A Minnedosa, Man., woman wants to help community members who were affected by flooding by tapping into a provincial disaster relief program.
Record-breaking storms at the end of June and beginning of July resulted in numerous homes, businesses and farms in a number of southern Manitoba communities being evacuated.
Minnedosa, north of Brandon, was one of the hardest hit.
“It’s been like nothing our town has ever seen,” resident Deanna Dupuis told 680 CJOB.
“Some people woke up after that first storm to a river flowing down Main Street. After COVID, it’s just been so, so hard for some people.”
Dupuis — whose property was luckily spared any damage from the flood — said shortly after the storm subsided and the community had a chance to assess the devastation, she began hearing from neighbours who were being snubbed by their insurance companies.
“Just hearing about my neighbours, after they contacted their insurance providers and found out they had no coverage — after people are losing their homes, it’s just devastating news that they wouldn’t have this coverage,” she said.
“I had started to research and read up on different programs that were available and came upon this disaster financial relief program.”
Dupuis said she’ll be setting up a small centre in Minnedosa this week, as well as visiting homes to encourage as many affected locals as possible to apply for disaster relief in order to present the severity of the damage to the province.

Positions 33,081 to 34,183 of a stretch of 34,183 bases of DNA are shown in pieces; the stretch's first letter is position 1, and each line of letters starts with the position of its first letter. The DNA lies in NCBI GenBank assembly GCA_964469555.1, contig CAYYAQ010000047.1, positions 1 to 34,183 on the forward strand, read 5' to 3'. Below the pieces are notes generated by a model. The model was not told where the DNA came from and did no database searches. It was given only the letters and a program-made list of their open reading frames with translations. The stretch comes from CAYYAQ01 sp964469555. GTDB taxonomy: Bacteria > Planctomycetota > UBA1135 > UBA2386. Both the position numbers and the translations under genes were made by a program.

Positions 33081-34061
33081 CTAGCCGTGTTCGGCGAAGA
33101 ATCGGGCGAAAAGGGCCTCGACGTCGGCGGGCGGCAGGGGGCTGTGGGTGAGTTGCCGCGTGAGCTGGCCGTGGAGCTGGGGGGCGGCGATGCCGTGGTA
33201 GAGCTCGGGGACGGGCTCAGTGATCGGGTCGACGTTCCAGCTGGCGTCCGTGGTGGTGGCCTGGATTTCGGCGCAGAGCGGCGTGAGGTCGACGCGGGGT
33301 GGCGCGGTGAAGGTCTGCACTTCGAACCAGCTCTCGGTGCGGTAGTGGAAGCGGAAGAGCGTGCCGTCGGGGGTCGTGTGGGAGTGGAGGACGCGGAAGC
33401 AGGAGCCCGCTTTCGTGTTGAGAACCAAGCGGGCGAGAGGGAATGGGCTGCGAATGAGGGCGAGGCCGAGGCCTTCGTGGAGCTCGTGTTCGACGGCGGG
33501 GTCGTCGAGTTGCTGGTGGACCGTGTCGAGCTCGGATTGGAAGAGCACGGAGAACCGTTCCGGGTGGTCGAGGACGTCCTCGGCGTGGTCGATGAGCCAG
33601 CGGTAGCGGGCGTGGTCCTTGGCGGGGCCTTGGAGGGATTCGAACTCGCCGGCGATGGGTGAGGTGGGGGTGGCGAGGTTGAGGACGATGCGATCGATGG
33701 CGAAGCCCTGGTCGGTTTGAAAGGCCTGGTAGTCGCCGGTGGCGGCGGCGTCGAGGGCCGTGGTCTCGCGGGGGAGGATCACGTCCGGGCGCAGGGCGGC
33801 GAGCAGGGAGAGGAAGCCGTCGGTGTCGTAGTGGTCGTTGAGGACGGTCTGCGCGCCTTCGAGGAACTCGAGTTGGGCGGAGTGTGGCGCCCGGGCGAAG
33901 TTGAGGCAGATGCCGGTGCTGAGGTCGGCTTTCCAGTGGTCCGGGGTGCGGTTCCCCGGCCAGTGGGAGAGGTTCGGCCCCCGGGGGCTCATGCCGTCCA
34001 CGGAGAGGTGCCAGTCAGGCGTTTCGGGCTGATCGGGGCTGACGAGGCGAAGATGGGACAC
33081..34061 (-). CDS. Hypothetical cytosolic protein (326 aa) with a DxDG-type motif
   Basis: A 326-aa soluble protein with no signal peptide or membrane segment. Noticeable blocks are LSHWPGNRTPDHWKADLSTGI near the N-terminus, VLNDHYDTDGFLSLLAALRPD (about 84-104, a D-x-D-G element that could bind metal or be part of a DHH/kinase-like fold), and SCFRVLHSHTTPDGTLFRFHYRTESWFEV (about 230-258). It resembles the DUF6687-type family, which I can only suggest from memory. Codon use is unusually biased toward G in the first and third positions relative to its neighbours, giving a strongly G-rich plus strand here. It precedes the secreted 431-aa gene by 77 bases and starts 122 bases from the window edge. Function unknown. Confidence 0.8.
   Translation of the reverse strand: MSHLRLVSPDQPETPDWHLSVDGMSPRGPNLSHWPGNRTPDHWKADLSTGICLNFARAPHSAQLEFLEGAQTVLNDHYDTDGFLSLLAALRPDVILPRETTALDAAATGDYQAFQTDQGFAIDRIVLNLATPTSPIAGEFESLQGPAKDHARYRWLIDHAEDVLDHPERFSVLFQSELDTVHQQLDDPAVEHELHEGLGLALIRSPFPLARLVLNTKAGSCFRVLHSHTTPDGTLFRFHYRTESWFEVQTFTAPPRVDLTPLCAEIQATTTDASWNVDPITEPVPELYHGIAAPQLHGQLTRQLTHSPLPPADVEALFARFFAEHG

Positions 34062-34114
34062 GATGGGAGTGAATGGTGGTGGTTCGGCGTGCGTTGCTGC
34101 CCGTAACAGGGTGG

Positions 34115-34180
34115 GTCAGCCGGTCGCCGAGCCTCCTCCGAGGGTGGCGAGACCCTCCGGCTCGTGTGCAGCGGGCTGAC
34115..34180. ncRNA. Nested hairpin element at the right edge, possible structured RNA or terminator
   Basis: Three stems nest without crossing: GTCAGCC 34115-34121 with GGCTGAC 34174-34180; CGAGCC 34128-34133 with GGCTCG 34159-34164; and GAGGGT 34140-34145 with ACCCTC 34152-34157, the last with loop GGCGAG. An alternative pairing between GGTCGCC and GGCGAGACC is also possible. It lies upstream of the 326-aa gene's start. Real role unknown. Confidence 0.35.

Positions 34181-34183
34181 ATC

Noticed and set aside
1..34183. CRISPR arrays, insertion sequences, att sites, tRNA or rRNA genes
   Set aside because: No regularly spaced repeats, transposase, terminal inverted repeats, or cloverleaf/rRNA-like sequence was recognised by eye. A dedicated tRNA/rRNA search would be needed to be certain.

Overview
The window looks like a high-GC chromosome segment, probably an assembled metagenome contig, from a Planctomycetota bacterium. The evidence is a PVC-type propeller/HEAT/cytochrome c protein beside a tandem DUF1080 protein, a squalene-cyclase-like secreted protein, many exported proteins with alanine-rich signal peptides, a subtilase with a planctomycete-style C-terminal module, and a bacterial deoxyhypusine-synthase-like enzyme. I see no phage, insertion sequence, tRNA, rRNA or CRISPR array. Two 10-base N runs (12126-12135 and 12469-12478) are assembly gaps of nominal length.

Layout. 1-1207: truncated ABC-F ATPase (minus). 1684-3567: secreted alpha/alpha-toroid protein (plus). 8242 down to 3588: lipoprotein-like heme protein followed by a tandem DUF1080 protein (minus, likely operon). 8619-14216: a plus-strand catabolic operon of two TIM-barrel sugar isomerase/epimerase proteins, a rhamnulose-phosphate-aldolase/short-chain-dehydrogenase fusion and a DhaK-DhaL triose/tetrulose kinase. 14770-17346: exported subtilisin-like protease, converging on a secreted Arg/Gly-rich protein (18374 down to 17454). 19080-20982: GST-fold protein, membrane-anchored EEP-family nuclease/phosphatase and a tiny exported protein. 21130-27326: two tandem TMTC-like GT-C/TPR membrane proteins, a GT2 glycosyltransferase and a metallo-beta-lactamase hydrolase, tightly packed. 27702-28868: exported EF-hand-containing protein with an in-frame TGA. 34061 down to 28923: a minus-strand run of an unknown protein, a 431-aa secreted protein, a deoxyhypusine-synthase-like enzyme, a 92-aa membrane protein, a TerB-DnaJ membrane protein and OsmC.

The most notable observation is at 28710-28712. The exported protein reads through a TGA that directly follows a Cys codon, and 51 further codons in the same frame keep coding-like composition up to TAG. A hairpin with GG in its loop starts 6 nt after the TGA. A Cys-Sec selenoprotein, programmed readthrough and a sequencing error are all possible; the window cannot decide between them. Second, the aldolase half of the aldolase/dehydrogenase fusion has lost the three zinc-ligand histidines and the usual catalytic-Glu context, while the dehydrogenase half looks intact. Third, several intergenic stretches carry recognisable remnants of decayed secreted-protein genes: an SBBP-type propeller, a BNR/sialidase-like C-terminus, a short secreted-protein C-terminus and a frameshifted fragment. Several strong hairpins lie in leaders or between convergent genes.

“People are so giving in our town that they’re worried that ‘if I apply to this am I taking it away from people who really need it?’ No, we need the numbers,” she said.
“If we don’t have people applying, we won’t have anything available to anyone.
“I know we’ll get through it, but we need support to get through it and hopefully the Manitoba government sees this as the disaster that it was.”
In good news for people in the region, the province said Monday that it has regained confidence in the dam at Rivers, Man. —which was overwhelmed by water, leading to many of the evacuations in the area.
Manitoba infrastructure minister Ron Schuler said investigators have determined that the dam suffered no substantial damage in the disaster.
“We thank the people who evacuated for their understanding, and we are pleased to report they can now return home,” said Schuler.
“The engineering assessment based on current conditions shows no substantial amount of damage to the dam from record flows over the past two weeks.”
Schuler said the province’s Emergency Measures Organization will be in touch with affected municipalities to share safe-return procedures for those who were evacuated.
“We thank municipal officials for their tremendous effort and co-operation during this most challenging time,” said Schuler. “We also thank provincial staff and onsite crews for their tireless efforts to co-ordinate this response.”
The dam will continue to be monitored for a further 24 hours as water levels continue to recede, and Manitobans remain cautioned against using Lake Wahtopanah for any purposes.